Springdale Joins National Signing Day to Highlight Skilled Trades

Ten Springdale Har-Ber High School students who completed a portion of the training they’ll need to someday become electricians and plumbers were among those who took part in the nation’s first SkillsUSA National Signing Day.

The purpose of the National Signing Day was to raise awareness of skilled trade careers and to help close a U.S. skills gap. The nation needs far more people in the skilled trades than there are people to take on those careers.

Sponsored by SkillsUSA and Klein Tools, today’s events across the U.S. celebrated nearly 3,000 high school seniors dedicated to pursuing career in residential wiring, building trades and renovations, HVAC or plumbing.

Workforce development is a focus area for the Northwest Arkansas Council. Among the roles it serves is connecting employers with high schools, community colleges and universities to ensure that the training being provided matches the companies’ needs.

The Council also works to ensure that state agencies and the State Legislature are doing all they can to advance skilled trades training in educational settings across Arkansas.

School administrators, teachers, elected officials, SkillsUSA advisors, family and friends came together today to celebrate the students for making the decision to pursue a career or continuing education in the skilled trades. The 30 or so attendees at the Springdale Har-Ber event where 10 students signed letters of intent included State Sen. Lance Eads as well as representatives of NorthWest Arkansas Community College and local companies. Some of the companies have agreed to hire Har-Ber students.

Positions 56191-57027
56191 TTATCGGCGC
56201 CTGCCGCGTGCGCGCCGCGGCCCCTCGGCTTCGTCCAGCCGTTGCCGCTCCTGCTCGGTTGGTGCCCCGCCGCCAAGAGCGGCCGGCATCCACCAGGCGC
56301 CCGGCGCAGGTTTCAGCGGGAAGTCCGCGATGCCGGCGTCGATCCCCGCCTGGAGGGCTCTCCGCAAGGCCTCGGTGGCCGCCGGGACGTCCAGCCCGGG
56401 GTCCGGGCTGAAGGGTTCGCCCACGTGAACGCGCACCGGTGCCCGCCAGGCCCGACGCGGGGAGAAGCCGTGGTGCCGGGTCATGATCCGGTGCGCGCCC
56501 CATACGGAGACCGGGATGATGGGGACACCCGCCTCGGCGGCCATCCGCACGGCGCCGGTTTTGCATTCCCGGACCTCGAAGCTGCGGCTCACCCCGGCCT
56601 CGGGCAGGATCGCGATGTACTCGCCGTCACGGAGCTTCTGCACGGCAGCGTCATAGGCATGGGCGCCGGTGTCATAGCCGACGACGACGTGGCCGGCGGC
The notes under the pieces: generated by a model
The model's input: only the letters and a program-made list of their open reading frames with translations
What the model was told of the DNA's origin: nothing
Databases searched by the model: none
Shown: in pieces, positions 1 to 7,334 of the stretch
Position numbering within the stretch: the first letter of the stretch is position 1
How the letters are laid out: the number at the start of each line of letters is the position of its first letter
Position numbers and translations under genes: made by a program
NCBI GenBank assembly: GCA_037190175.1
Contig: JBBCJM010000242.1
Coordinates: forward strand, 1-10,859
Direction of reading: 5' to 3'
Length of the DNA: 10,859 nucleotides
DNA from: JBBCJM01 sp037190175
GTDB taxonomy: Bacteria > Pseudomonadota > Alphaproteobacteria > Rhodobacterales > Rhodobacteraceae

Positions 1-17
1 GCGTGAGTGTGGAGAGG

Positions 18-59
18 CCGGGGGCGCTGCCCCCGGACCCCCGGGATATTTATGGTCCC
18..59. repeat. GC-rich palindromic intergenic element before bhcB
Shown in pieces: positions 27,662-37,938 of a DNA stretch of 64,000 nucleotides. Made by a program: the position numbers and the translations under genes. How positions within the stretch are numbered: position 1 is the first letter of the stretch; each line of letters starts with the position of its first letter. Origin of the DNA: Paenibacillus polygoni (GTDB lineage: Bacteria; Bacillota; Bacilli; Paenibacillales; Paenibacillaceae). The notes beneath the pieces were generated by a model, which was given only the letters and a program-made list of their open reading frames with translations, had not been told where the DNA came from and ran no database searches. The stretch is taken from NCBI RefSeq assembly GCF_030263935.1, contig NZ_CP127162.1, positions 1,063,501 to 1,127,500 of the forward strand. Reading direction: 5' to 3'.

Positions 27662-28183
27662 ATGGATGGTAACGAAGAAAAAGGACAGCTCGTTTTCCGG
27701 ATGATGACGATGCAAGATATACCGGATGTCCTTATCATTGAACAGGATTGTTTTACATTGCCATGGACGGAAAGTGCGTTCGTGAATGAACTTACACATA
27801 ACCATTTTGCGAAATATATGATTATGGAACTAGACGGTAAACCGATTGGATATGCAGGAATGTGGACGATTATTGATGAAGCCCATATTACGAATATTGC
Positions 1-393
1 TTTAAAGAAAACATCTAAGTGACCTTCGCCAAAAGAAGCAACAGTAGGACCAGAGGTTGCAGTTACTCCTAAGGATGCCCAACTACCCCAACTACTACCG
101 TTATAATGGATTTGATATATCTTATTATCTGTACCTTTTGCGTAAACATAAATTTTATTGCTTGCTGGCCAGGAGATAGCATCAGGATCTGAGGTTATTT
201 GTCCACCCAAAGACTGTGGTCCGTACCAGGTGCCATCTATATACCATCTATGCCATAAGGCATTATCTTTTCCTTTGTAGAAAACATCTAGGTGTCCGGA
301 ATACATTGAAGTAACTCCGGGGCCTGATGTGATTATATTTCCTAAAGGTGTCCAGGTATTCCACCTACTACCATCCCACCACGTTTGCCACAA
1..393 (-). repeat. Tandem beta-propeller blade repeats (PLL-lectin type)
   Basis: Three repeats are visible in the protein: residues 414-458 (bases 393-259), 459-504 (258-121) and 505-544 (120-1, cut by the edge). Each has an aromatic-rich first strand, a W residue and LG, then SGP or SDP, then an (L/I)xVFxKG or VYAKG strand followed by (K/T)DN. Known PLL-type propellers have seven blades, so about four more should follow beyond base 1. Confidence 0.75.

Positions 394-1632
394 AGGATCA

Among those who signed and who already has a job is Sierra Pittman, who took four trades-focused courses over two years. She just started a job with Kimbel Mechanical Systems in Fayetteville. The company does plumbing, HVAC and electrical work, but Pittman’s focus will be on becoming an electrician someday.

At Har-Ber, Pittman took courses focused on plumbing, electrical work and carpentry. Her career choice and those high school courses made perfect sense as her father was in the trades, working as a carpenter, a concrete mixer, a cabinet installer and a framer over many years.

“He’d take me to work with him when I was a little kid,” she said. “It made me feel connected to my father, and I still love being around it.”

Robert Maples, a master electrician who started work as a teacher at Har-Ber in 2016, organized the school’s first career-focused signing day and thought it went well.

“I’m just an old hillbilly and don’t know protocol, but I thought it went well,” Maples said. “There are many trades jobs open out there and they’ll be filling them. This isn’t like applying for a job at a fast-food restaurant where you hope those choose you. With all of these guys, it will be them choosing the job, not them getting chosen.”

In addition to signing their letters of intent, students participating in the SkillsUSA National Signing Day took home a Klein Tools signing kit, which includes a hat, T-shirt, bag, and a pair of professional-grade Klein Tools pliers to start their careers. 

"We are thrilled to be able to recognize nearly 3,000 high school seniors from nearly 300 schools across the country for their commitment to the skilled trades," said Mark Klein, co-president of Klein Tools. "These students will make a big impact on the U.S. labor market and will help to close the skills gap impacting our country today. We hope that by raising awareness of the many career options in the skilled trades, we will have even more students signing their letters of intent next year."

Pictured at the top: Robert Maples, a master electrician teaching skilled trades course at Springdale’s Har-Ber High School, talked with parents and employees about the success of the students in his classes. Ten Har-Ber students signed letters of intent at a ceremony earlier today.